Co-packing your products
A growing demand for locally produced products has encouraged farmers to plant crops for value-added processing. Whether done in a commercial kitchen on the farmer’s property or at a co-packer’s facility, value-added processing transforms a year-end harvest into a product that can be sold at higher markup.
Consumers are making a conscious effort to purchase locally grown produce, be it fresh or processed. “People understand that there are taste differences and health benefits. And they also know it is important to support the farms and open space and that in turn leads to more jobs,” said Jim Hyland, co-founder of Farm to Table Co-Packers in Kingston, N.Y.
Traditionally, farms that process vegetables, fruits and nuts did so out of a kitchen or facility built on their property. In recent years, co-packing facilities have cropped up to fill a niche for smaller runs of processed foods. “Instead of a farm building a kitchen and keeping a staff, co-packing facilities absorb the overhead costs and produce a product for the farmers so they are able to focus on harvesting and selling the crop,” Hyland added.
Any fruit, vegetable or nut is a candidate for processing. It can be as simple as packaging frozen vegetables like corn and peas or more involved like a pureed squash for frozen, ready-to-use soups. Stews, granolas, pies, cookies, sauces and pickles are just a few of the end products that can be created for sale.
“One of the most exciting things is that farmers already have markets and customers. They just need more products to sell,” Hyland explained. “The other exciting thing is that most of the time farmers have raw materials that are especially abundant during harvesting seasons.”
What to expect—start-up costs
Start-up costs vary based on the produce and the end product. Cheryl Leach, an extension support specialist with Cornell University, suggests farmers choose an outlet that requires them to establish the product in the marketplace. “We recommend people stay away from broadband distribution unless they are willing to make a large investment, which could be up to a half million dollars,” she said. “When you process your own product or use a local co-packer, you can have a product to sell with a very low investment.”
Showcasing the product at farmers’ markets or offering taste testings can establish the product on the market. “Establishing the product on the market will take a lot of the farmer’s time, but it’s usually the best way to go unless you are willing to spend a lot of money,” she added.
Hyland uses pickles to provide an example. Pickles can be produced for as little as $700, or they can cost up to $2,000 to produce. (In this situation, the processing fee includes the cost of bottles and labels).
Remembering the economies of scale is critical when considering using a co-packing service. “The more produce that you process at the end of the day, the more cost-effective it will be,” Hyland added. Batches as small as 1,000 to 2,000 pounds can be processed, but Hyland recommends that farmers aim for processing 5,000 pounds of produce at one time to bring the cost per unit down, allowing for greater profitability.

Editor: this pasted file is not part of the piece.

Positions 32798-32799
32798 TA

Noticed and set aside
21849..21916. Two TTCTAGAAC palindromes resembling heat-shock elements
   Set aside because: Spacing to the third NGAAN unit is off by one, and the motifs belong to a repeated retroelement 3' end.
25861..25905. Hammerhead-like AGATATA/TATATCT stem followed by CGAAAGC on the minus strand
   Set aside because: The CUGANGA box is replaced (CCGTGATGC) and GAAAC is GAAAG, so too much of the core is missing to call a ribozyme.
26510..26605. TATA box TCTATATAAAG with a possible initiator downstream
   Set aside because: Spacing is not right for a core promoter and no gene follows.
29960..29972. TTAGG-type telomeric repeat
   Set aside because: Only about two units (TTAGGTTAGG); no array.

Steps for getting started
Getting started can be daunting. There is more to the process than delivering the produce to the packing plant and returning to pick up an end product. A recipe and approval from your state agriculture and market organization is critical. Leach suggests preparing at least six months before the harvest will be ready. “Starting in January usually works out best,” she said.
Contact the Northeast Center for Food Entre-preneurship at Cornell University. Depending on the product you intend to create and your geographic area, you may need approval for your recipe or a scheduled process established to produce the product on a large scale. “New York state has the most regulation on food products, but other states are increasing regulations as well,” Leach noted. “If you bring your recipe and/or process to us we can help you get approved to process.”
Work with a small business development center in your community to develop a business plan and determine finance options if needed. Reach out to the co-packing service that best fits your needs, and decide if the product you have chosen is feasible in terms of time, taste and efficiency.
“Networking is the best way to find a co-packer that will meet your needs,” Leach said. “There are more co-packers establishing themselves every day, but not always within a reasonable distance from your farm.” Other farms may have a commercial kitchen established and may be willing to process for other farmers when the kitchen is not busy, she added.
Using a co-packing service can help any farm streamline the production process for bottling, freezing or baking sweets with their fruits, berries and nuts. A full-service co-packer allows for flexibility at the farm and a focus on harvesting, freeing up costly resources and the need to build a facility on site.
Leach recommends reading “From Kitchen To Market” by Stephen F. Hall (Dearborn Trade Publishing, 2000) and the online article “Choosing & Using a Copacker” by John E. Rushing (www.ces.ncsu.edu/depts/foodsci/ext/pubs/copackers.html). “These resources outline everything you need to know about using a co-packer, including estimated start-up costs, legal agreements, etc., and how to take your finished products to market.”
For more information on getting started, contact the Northeast Center for Food Entrepreneurship at Cornell University at 315-787-2273. For more information on Farm to Table Co-Packers visit www.farm2tablecopackers.com. There you can find a link titled “Getting Started.” Your local Cornell Cooperative Extension may also be able to provide direction.
Katie Navarra is a new contributor to Growingbased in Mechanicville, N.Y. She has worked with a variety of trade and specialty publications as well as with small businesses.